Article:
Undertaking a PhD

  • July 2 2021

On the 25th September 2018 I started my Ph.D. study at the Faculty of Health & Medical Sciences at The University of Surrey, Guildford. Studying part time is a 6 year commitment and I am looking at finishing  at finishing in 2023 

The title of the study is, “Utilising Medical Illustration to Improve Understanding & Communication of Pathogenesis of Rare Disease Systems.”

Working with supervisors Dr. Rachel Simmonds, Professor Jane Ogden and Dr Caroline Erolin,  Joanna’s study is going to involve using her skills as a medical illustrator to visually record neglected tropical diseases (NTDs) such as the Buruli ulcer, yaws disease,  through documenting information as drawings and paintings. There is little current understanding so the aim is to document these rare diseases, recording their pathology and enhance disease detection for benefit of patient care. This follows in the long-standing tradition of medical illustration to document and communicate pathology and disease before there was even a camera. In fact, as much as a camera can add value as an instrument to record medical information, it will never be able to be used to photograph the anatomy that lies under the skin. Many a time the question is raised why is an illustration is still used because a trained medical artist can visualise what is normally hidden anatomy.

Using the Ph.D. Study in the Future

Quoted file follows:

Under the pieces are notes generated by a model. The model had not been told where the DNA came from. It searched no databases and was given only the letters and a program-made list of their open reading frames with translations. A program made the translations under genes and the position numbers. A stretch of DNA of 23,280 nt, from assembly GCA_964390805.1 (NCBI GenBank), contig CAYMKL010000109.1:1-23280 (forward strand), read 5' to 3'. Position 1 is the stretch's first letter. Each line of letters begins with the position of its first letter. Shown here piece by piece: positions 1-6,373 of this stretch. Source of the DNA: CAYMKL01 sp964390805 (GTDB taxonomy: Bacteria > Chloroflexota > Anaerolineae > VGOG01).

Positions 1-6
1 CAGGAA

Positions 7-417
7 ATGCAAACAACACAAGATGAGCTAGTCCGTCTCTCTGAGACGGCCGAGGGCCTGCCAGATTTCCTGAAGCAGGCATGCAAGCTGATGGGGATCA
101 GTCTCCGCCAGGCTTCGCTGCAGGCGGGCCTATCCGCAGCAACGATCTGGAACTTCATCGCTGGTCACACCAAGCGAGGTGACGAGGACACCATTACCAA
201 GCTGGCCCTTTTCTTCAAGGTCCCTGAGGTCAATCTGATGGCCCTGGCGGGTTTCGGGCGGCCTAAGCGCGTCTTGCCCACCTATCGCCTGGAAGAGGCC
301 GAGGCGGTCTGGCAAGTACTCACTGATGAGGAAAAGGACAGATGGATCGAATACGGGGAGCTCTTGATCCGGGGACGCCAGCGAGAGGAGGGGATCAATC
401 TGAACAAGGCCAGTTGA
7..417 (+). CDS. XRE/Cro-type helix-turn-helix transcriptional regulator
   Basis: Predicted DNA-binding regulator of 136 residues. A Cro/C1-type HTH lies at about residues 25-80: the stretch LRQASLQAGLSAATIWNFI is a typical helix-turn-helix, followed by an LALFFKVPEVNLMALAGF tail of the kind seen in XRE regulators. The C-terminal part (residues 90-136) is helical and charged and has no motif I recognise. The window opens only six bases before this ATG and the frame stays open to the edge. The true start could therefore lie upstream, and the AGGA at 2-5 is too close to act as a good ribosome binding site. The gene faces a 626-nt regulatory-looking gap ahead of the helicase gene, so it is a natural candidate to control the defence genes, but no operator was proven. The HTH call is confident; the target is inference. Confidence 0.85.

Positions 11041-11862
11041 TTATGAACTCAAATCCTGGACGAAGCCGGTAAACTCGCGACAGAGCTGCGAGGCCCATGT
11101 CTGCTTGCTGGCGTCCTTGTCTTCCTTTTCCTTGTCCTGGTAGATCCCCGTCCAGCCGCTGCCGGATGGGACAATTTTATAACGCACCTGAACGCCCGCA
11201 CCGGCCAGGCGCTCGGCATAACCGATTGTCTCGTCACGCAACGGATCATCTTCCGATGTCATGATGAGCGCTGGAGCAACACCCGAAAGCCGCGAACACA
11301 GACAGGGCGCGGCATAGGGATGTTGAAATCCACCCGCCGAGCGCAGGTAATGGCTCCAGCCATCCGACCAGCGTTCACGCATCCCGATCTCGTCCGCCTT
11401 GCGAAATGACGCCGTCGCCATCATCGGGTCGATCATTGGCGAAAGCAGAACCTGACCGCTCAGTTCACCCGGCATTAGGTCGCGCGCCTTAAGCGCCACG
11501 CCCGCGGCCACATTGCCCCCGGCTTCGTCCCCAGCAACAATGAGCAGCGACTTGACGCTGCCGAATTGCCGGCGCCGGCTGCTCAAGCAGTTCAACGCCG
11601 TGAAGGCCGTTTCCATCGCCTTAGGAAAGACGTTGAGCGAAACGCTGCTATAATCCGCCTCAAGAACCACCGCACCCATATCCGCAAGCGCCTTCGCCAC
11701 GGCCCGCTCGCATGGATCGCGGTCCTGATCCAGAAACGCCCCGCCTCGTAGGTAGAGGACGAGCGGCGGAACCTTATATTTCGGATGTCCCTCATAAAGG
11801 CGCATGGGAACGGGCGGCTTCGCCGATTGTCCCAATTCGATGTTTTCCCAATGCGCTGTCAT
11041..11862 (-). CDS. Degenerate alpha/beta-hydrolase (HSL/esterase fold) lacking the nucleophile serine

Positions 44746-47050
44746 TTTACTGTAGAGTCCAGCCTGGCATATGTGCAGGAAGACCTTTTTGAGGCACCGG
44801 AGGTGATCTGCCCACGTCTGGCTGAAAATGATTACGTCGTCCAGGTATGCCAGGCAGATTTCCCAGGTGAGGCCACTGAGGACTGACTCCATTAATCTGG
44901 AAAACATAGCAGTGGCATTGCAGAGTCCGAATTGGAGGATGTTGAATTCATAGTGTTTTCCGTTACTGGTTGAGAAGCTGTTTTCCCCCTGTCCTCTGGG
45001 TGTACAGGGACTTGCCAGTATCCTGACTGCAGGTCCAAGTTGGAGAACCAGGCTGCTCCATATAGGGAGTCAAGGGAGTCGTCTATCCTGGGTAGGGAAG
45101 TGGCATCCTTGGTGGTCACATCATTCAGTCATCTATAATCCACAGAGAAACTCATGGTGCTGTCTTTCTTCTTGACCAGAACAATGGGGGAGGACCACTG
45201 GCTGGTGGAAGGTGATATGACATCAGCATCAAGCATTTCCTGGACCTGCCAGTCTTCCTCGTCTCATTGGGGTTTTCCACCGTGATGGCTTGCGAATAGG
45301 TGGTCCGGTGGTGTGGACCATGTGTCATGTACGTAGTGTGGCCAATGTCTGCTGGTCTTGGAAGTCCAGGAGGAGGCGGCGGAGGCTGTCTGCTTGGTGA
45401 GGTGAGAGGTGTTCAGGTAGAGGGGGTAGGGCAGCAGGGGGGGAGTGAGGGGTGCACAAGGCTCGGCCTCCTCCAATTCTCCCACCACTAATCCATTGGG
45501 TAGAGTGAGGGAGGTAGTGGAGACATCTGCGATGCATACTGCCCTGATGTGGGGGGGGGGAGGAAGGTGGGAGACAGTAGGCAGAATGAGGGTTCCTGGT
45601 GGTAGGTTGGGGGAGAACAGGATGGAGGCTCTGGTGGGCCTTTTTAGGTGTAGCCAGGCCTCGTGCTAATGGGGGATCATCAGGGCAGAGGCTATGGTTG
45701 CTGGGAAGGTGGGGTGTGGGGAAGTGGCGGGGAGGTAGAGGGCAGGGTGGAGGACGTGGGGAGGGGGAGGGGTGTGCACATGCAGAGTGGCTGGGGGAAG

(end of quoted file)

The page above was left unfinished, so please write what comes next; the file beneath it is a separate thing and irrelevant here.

Joanna has chosen to study her Ph.D. part-time as this will allow her to continue to work as medical artist at Medical-Artist.com as she is self-funding the course. The study will take between 5 to 6 years, after which the ultimate aim will be to continue to work in this field of rare disease working directly with scientists, medics and patients. The format of the Ph.D. will be to use traditional artist’s techniques which is how all medical illustrations start out anyway. People sometimes forget that even a 3D animation starts life as a drawn storyboard and a digital medical illustration is still sketched out in pencil first to ensure the content and layout meets with a client’s requirements. There will be an opportunity though within Joanna’s studies, to explore the new technologies such as augmented reality which has significant potential in the healthcare field. Sometimes though, a simple 2D illustration is still the best communication solution as opposed to a very costly 3D fully immersive piece and it just depends on individual project requirements. If you are wondering how else medical illustration is used today then feel free